The passages of life come so abruptly and unexpectedly in this place of senior people where we live.
When Molly and I returned from our six-day visit in Florida, we noticed large boxes outside the door of one of our neighbors, just across the hall. He delighted in telling funny little jokes, almost on the run, when we'd see him in the hall or around the building. He was in his early 90's, but always seemed to be vigorous as he pushed his wife's wheel chair before him.
But apparently his heart had begun to race, he felt ill, checked in at the nursing home section across the street, and within a couple of hours he was gone. "Here today, gone tomorrow." Or, as so many say reflectively here, "Well, you never know."
The fact is, we don't know. Our time comes, as the Bible says, "like a thief in the night." Unexpected. Unbidden. Unwanted. The "passing" of our lives is sobering.
Apparently, our neighbor was cracking jokes with his doctor within the very hour of his death. Of course, it was no joke. Life is serious business. Being blessed with many years is serious business. Always the question is: What do we do with our lives to honor them as the priceless gift God has given us?
One answer is to live each day as if it were our last. Being thoughtful. Doing good. Living with grace. Being kind. Remembering that every person we will see or meet is a child of God, made in His image. Being careful and caring in what we say, and what we think.
Life passes by so quickly. And we don't realize that until much of it has already passed. We may decide we must not waste a minute, or that we need to be about fulfilling our "bucket list."
Yet maybe it is more about how we look at life, how we appreciate small things, how we attend to little moments. A seminary teacher of mine, Paul Tillich, said, "Every Christian should spend two weeks each year looking at the sea."
He meant, just looking, contemplating. Seeing the surge of the surf. Thinking about its immensity. Realizing the people of so many lands who live by it. And how many people are sailing the seas of the world.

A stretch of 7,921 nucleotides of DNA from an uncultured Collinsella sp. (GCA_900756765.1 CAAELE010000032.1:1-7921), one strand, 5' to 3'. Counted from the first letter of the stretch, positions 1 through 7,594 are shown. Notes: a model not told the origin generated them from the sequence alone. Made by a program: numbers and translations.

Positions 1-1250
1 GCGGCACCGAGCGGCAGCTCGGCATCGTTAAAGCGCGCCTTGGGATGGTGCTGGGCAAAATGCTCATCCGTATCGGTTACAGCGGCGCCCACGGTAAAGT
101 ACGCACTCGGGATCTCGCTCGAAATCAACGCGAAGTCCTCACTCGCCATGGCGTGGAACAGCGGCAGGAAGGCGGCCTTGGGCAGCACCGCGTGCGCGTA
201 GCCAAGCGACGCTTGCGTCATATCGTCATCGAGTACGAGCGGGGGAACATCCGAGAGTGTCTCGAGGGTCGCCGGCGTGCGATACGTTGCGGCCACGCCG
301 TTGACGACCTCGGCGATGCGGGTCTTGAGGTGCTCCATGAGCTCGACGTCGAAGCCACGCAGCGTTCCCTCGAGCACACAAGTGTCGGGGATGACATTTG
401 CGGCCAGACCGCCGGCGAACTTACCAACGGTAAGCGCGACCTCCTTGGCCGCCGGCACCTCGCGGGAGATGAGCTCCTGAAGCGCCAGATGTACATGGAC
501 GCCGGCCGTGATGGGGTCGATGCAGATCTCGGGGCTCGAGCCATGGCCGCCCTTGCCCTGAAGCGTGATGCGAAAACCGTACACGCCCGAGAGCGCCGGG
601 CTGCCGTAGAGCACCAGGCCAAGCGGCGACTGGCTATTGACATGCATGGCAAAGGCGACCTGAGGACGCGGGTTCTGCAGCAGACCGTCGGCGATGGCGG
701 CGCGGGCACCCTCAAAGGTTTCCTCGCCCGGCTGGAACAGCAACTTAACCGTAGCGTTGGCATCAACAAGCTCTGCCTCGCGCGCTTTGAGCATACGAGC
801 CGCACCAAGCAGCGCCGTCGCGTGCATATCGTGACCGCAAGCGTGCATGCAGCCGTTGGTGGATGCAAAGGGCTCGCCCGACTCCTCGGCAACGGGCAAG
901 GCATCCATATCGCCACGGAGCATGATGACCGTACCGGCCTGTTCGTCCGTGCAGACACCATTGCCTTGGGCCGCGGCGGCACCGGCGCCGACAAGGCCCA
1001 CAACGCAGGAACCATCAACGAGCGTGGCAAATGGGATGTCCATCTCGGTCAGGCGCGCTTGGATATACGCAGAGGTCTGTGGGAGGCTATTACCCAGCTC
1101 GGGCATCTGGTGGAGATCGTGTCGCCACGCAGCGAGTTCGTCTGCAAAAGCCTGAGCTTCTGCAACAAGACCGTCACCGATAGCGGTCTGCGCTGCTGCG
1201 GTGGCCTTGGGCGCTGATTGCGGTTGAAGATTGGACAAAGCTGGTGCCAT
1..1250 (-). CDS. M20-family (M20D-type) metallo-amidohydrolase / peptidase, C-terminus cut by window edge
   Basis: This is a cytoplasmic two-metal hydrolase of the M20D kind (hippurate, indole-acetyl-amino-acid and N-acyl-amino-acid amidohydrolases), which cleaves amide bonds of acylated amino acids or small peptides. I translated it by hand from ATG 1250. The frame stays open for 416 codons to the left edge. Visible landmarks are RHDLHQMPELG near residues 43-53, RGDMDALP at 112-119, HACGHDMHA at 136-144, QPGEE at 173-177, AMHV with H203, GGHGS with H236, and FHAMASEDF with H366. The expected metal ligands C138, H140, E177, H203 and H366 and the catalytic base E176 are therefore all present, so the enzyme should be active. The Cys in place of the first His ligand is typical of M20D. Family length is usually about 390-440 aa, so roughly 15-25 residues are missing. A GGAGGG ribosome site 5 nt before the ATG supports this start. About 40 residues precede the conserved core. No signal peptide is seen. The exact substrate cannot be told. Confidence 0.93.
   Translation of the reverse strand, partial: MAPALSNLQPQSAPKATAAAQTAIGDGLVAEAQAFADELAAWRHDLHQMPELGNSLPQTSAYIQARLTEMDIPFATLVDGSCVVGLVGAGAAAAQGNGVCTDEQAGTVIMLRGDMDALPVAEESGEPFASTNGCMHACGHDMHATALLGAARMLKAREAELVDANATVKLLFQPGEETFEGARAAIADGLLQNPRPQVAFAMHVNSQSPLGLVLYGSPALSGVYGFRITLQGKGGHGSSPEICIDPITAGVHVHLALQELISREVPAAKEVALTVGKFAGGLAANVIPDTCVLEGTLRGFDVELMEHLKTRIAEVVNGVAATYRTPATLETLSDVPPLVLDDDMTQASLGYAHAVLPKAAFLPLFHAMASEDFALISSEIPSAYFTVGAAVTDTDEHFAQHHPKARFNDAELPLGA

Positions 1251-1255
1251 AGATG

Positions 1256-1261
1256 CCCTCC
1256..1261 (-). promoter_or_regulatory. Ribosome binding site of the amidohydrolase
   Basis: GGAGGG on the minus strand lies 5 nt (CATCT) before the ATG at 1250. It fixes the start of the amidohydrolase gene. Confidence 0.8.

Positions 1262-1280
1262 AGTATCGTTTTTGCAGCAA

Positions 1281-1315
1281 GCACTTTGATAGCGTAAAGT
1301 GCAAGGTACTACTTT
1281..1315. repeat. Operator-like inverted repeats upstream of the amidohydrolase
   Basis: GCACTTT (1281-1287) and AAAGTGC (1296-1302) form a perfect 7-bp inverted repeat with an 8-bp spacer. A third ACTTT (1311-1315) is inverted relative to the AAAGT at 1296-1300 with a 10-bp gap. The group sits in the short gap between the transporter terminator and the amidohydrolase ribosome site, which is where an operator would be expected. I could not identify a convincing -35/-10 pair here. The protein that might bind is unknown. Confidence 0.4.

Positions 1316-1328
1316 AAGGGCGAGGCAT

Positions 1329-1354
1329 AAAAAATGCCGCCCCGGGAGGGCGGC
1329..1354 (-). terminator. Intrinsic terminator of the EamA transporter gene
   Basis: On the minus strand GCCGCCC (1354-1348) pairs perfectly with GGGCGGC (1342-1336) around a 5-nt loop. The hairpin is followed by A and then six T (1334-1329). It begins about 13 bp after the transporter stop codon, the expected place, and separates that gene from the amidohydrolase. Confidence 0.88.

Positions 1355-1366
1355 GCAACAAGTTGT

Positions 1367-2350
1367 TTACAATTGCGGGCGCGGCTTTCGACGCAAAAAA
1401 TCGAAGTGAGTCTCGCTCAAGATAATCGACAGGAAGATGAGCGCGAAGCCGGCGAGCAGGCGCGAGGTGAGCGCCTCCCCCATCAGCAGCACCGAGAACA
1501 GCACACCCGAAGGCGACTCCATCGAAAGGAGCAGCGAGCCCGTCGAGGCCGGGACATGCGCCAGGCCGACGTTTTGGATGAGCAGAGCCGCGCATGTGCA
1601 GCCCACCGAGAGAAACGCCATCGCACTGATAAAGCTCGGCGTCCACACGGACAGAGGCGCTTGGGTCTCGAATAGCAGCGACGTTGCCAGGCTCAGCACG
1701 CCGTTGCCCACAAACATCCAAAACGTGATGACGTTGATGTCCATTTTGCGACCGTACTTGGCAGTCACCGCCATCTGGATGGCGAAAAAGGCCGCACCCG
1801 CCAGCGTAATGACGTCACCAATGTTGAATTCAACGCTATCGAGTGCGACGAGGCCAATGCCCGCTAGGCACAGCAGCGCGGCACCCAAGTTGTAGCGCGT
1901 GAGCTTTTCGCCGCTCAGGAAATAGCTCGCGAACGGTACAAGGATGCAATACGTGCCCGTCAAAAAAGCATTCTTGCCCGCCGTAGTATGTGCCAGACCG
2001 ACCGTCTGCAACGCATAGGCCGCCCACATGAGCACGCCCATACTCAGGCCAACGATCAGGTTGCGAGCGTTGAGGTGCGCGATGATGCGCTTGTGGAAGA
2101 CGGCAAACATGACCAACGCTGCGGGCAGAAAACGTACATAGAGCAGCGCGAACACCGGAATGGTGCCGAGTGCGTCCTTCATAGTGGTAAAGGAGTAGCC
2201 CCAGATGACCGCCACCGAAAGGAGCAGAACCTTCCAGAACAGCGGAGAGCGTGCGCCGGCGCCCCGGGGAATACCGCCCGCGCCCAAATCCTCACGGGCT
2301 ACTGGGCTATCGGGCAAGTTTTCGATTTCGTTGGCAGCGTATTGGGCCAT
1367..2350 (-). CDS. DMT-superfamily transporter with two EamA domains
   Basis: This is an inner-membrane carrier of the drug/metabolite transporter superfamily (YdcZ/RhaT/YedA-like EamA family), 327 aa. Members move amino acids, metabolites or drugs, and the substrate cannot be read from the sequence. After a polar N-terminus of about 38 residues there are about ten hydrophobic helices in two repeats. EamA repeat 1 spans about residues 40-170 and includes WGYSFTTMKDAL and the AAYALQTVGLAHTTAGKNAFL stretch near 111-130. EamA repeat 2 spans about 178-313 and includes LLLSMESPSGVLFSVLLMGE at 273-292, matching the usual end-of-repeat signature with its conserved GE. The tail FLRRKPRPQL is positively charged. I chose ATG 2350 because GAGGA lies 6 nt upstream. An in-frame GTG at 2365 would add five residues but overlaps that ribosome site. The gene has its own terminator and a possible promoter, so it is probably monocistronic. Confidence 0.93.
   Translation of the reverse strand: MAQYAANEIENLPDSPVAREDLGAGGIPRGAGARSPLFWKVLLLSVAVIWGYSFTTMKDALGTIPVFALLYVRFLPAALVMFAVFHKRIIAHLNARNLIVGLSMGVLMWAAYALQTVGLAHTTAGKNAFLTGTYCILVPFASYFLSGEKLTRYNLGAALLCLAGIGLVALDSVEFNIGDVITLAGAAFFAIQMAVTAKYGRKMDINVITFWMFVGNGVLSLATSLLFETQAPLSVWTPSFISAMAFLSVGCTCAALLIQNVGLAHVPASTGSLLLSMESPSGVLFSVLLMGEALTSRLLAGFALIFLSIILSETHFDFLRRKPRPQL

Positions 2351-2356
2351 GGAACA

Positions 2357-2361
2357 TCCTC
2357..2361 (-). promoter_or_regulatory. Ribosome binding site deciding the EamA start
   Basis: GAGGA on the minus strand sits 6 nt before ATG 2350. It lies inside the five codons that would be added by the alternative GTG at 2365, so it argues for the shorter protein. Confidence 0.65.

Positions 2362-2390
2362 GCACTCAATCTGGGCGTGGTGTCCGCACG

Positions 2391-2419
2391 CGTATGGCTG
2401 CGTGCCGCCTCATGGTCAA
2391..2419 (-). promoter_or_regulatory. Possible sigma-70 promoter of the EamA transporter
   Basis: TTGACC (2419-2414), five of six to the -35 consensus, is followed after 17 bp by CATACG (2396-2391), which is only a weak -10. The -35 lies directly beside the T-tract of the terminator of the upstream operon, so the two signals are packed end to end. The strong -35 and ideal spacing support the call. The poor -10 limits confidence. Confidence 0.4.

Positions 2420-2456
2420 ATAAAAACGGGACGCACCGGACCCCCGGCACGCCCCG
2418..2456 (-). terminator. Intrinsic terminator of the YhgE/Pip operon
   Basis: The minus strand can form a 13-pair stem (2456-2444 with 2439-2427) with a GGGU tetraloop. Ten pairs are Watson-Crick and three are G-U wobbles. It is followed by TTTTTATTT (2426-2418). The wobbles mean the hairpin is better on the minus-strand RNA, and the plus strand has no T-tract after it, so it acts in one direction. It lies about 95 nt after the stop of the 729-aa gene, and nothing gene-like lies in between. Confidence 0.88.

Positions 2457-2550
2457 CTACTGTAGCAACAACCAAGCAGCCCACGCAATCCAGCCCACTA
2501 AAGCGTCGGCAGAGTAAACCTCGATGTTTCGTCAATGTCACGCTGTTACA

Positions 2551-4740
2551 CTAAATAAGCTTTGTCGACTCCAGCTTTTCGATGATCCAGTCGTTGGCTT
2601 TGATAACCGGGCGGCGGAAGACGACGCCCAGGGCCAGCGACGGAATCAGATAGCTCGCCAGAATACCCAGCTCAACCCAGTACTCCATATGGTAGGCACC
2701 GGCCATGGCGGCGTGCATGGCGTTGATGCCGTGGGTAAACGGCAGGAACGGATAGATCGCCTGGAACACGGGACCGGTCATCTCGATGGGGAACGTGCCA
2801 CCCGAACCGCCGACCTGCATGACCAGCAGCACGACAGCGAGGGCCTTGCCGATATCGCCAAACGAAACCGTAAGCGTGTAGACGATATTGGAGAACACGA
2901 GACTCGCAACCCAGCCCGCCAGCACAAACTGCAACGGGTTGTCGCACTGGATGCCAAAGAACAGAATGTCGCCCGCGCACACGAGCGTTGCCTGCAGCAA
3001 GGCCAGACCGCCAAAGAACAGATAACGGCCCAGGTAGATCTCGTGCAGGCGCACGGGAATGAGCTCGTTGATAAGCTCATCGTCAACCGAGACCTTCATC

Today I lunched with a dear friend. She has many things she cares about. Issues on her mind. Things she wants to talk about, that she can't speak of with others. She cares deeply about life, about each child's right to be born and to have a life. She thinks about our country and its vision and purpose. We meet as Christians and Americans. We rehearse eternal values. We pray for each other, and the world. And, we leave each other's company refreshed, restored, renewed.
Seeing a friend each day surely brings blessings to that day. And, as we age we recognize that the way we "do a day" will be different than before. That perhaps we can take more time, see more friends, pray and feed on the Scriptures more consistently, and maybe rest more fruitfully in the loving presence of Jesus.
Something to think about, for all of us who care.
Well, it's all over now: The media hype, the exaggerated expectations of how many would come, from across America, and the world, all the streets closed and the safety precautions, the high hopes for sales of practically everything, the spying out celebrities, the astronomical game ticket prices, the soaring room rents. And then the special events. And the oft-repeated media hope that the world would come to Minnesota and be so taken with our beautiful state and beautiful people, that the visitors would promise to return, and that somehow we would be on the map in some larger, grander way - even more profitable way.
The game experience, by television, was dizzying, with commercials too loud, too fast, with messages inscrutable or bizarre. (What were they selling?) But clearly the contest itself was being played by teams who were deft, determined, playing their hearts out, and, for all their muscles and agility, seemed in the end so young, so human.
There was the winning quarterback - a "back-up" one at that, holding his tiny child with boyish pride. And the Eagles coach saying few words but with thanks to everyone, especially and most particularly Jesus Christ whom he loved and served.
I, as one from New England, was partial to the Patriots, but though disappointed at their loss, was pleased with the game well-played, every one giving his best with skill and daring - even with miracle chances that might have succeeded but didn't. It's harder to play well when you're losing. Things happen inside your head, your soul. Yet, the Patriots played well, and the Eagles, playing well, were unstoppable. You'd have to say, "It was a good game."
I sensed on Monday, in the Flagship locker room, a relief that it was over. A little bit tired of the hype some said. Maybe glad to be out of the spotlight as a people, a city, a state. Glad to go back to normal cold, and winter, and the real hope for spring - and other real things.
Glad I sensed with some, to go back to lives of real issues, real hopes and dreams, real and daily challenges. Maybe back to real faith - our own - the God one loves and lives for. The work of being for Jesus, and going with Jesus, day by day - by day by day. Back to church and the people we know and love, for whom we pray, and who pray for us.
Such a mercy is church, and the dear people, and the glorious road of faith. Love you all.
Arthur A Rouner, Jr -
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ARTHUR ROUNER MINISTRIES